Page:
After the championship match, Takanori was interviewed near the ring:
“I can’t believe that I actually won,” said Takanori. “I was just focused on wrestling to the best of my ability. I’m happy that I was able to get my preferred hold when grappling with my opponent. After all of the hard training I endured, it’s great to ultimately achieve such wonderful results.”

Previously, Takanori had been known for failing to reach his immense potential—despite his immense talent, he had yet to capture any major titles. At last year’s national sumo tournaments he finished in 2nd place (All-Japan College & Corporate Sumo Wakayama Tournament in May) and 3rd place (All-Japan College Sumo Kanazawa Tournament in July). Takanori had a frustrating history of always coming close, but never winning.

However, when competing in the All-Japan Sumo Championships for the 3rd time and for the 3rd year in a row, Takanori finally captured his first major title at the very end of his time at university.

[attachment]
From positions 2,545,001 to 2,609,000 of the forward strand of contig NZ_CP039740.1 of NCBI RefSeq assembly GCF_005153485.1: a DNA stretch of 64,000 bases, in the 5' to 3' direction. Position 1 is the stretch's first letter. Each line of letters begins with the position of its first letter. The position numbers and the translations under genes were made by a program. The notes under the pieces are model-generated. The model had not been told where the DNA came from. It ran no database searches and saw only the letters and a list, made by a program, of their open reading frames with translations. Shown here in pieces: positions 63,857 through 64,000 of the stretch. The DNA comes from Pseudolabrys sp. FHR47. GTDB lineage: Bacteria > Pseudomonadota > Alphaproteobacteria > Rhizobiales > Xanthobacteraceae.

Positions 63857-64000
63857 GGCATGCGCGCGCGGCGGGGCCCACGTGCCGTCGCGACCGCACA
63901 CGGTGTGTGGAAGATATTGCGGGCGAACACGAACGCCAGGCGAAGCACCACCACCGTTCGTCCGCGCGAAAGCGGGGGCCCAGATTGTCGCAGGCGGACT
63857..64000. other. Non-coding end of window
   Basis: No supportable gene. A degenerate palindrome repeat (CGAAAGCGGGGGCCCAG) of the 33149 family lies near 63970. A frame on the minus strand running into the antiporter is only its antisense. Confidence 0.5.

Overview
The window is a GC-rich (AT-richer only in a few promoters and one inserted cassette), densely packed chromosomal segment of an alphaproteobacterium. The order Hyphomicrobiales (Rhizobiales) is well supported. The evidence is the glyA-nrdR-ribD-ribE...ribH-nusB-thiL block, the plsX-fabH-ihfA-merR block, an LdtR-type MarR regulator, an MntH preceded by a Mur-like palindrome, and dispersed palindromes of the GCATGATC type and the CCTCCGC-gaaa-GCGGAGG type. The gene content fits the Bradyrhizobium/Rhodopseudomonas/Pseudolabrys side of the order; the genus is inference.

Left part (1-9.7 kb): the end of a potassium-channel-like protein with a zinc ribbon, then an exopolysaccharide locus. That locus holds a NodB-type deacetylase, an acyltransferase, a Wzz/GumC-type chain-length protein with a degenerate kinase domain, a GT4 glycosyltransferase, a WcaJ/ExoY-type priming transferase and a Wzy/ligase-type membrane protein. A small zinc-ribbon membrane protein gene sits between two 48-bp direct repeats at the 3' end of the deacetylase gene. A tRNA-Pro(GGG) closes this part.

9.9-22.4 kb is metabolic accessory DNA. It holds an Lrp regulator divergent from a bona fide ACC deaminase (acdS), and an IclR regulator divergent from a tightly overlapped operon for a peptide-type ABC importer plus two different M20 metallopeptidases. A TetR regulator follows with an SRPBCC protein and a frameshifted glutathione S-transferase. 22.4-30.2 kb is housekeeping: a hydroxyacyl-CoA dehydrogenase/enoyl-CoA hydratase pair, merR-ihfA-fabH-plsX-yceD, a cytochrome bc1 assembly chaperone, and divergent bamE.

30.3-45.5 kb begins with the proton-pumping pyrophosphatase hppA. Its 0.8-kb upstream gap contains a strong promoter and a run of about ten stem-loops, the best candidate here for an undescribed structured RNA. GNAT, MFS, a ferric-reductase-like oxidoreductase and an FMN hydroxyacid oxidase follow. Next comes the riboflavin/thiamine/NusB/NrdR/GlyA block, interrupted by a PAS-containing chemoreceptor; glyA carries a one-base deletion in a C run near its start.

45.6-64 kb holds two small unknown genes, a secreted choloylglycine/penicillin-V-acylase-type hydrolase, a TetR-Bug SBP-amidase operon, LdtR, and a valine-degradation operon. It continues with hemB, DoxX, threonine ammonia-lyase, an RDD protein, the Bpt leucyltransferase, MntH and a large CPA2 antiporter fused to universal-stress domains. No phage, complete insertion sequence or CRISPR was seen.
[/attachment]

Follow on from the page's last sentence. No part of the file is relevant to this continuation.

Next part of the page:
The Chuo University Sumo Club practices six days per week. Practices start from 5:00 PM after classes are finished. A lot of time is spent on basic training exercises such as shiko (leg raising/stomping), matawari (leg-stretching exercise), koshiwari (squatting exercise) and suri-ashi (moving legs forward with feet never leaving the ground). Shiko alone is done 200 times. When including battering practice and matches, practices take about three hours. Before and after the group training, wrestlers also train individually and increase their power through strength training.

Wrestlers have their days filled with classes and training from when they wake up at 7:00 AM until they go to bed after 11:00 PM at their dormitory. This disciplined lifestyle builds a strong body and a resolute spirit. As a captain, Takanori looked after the needs of other wrestlers and younger members of the club. He is both a strong and kind 22-year old guy.

Takanori pushes forward without stopping

Takanori started sumo wrestling when he was in the 5th grade of elementary school.

Takanori was born in Memuro Town of Hokkaido, which is also the hometown of the 62nd Yokozuna Oh-no-Kuni (currently Stablemaster Shibatayama; 54 years old). Memuro has produced numerous professional wrestlers and sumo is a very popular sport.